The role of troponin C in modulating the Ca2+ sensitivity of mammalian skinned cardiac and skeletal muscle fibres

S Palmer, J C Kentish
Journal of Physiology 1994 October 1, 480 ( Pt 1): 45-60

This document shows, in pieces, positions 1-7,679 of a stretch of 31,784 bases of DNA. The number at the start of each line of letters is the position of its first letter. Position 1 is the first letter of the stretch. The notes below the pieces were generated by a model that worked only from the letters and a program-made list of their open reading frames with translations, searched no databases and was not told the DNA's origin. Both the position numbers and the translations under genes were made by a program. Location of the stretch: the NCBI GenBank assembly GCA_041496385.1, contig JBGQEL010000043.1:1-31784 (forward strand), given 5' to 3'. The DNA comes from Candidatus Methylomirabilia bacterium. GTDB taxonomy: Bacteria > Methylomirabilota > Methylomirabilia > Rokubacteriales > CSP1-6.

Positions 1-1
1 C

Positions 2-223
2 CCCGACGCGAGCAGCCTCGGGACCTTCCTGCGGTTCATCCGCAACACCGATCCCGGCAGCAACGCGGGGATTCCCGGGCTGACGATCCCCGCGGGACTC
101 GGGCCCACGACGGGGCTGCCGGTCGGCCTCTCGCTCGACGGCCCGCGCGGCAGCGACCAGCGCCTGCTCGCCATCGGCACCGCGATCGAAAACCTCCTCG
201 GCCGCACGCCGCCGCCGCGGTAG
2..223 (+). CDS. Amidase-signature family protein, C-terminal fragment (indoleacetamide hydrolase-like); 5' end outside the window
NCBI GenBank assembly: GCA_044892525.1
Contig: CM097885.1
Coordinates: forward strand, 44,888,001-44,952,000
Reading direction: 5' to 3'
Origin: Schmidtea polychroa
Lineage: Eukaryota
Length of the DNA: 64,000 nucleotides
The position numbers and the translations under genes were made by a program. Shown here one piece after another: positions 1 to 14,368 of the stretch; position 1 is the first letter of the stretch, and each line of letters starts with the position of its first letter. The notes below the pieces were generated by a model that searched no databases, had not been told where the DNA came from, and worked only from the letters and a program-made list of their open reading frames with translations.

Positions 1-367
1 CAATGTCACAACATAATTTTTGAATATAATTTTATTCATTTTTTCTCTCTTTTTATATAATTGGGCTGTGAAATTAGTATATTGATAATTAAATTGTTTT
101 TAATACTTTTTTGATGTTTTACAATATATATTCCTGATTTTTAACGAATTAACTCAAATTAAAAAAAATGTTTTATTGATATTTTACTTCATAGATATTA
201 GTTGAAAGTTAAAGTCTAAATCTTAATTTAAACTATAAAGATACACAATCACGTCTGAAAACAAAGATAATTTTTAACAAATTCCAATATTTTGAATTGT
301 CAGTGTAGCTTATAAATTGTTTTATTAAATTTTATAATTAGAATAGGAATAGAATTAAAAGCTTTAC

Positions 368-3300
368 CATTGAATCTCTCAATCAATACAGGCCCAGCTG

1. We investigated the effects of acidosis, inorganic phosphate (Pi) and caffeine on the Ca2+ affinity of isolated fast-twitch skeletal and cardiac troponin C (TnC), labelled with fluorescent probes to report Ca2+ binding to the regulatory sites. We also measured the effects of these interventions on the maximum force development and the Ca2+ sensitivity of skinned fibres from fast-twitch skeletal muscle and cardiac muscle, as has been done previously. The two types of experiment were carried out under similar solution conditions, so that we could assess the contribution of any direct actions on TnC to the modulation of Ca2+ sensitivity in the skinned muscle fibres. 2. In skinned fibres, acidosis (decreasing pH from 7.0 to 6.2) and Pi (20 mM) suppressed maximum force to the same extent within a given muscle type, but had greater effects on cardiac fibres compared with skeletal fibres. Caffeine (20 mM) depressed maximum force equally in cardiac and skeletal muscle. Thus, the fall of force induced by acidosis or Pi may involve a different mechanism from that induced by caffeine. 3. Skinned skeletal fibres were more Ca2+ sensitive than cardiac fibres by 0.29 pCa units (pCa = -log10[Ca2+]). Isolated skeletal TnC also had a greater Ca2+ affinity than cardiac TnC, by 0.20 pCa units. These results suggest that the Ca2+ sensitivity of skinned fibres is at least partly determined by the type of TnC present. 4. Acidosis reduced the Ca2+ sensitivity of force in skinned fibres profoundly and had a 2-fold greater effect in cardiac muscle than skeletal muscle (falls in pCa for 50% activation, pCa50, were 1.09 and 0.55, respectively). Acidosis also reduced the Ca2+ affinity of TnC, again having double the effect on the pCa50 for cardiac TnC (0.58) as on that for skeletal TnC (0.28). The greater effect of acidosis on cardiac skinned fibres, compared with skeletal, may be partly explained, therefore, by the type of TnC present, and one-half of the effect on fibres may be attributed to the direct effect of H+ on TnC. 5. Pi reduced the Ca2+ sensitivity of force in skeletal and cardiac skinned fibres by 0.30 and 0.19 pCa units, respectively. However, the Ca2+ affinity of isolated cardiac and skeletal TnC was unaffected by Pi, indicating that the decrease in muscle Ca2+ sensitivity is not mediated by a direct action of Pi on TnC. 6. Caffeine increased the Ca2+ sensitivity of cardiac skinned fibres by 0.31 pCa units, which was 3 times greater than for the skeletal fibres (0.09 pCa units).(ABSTRACT TRUNCATED AT 400 WORDS)

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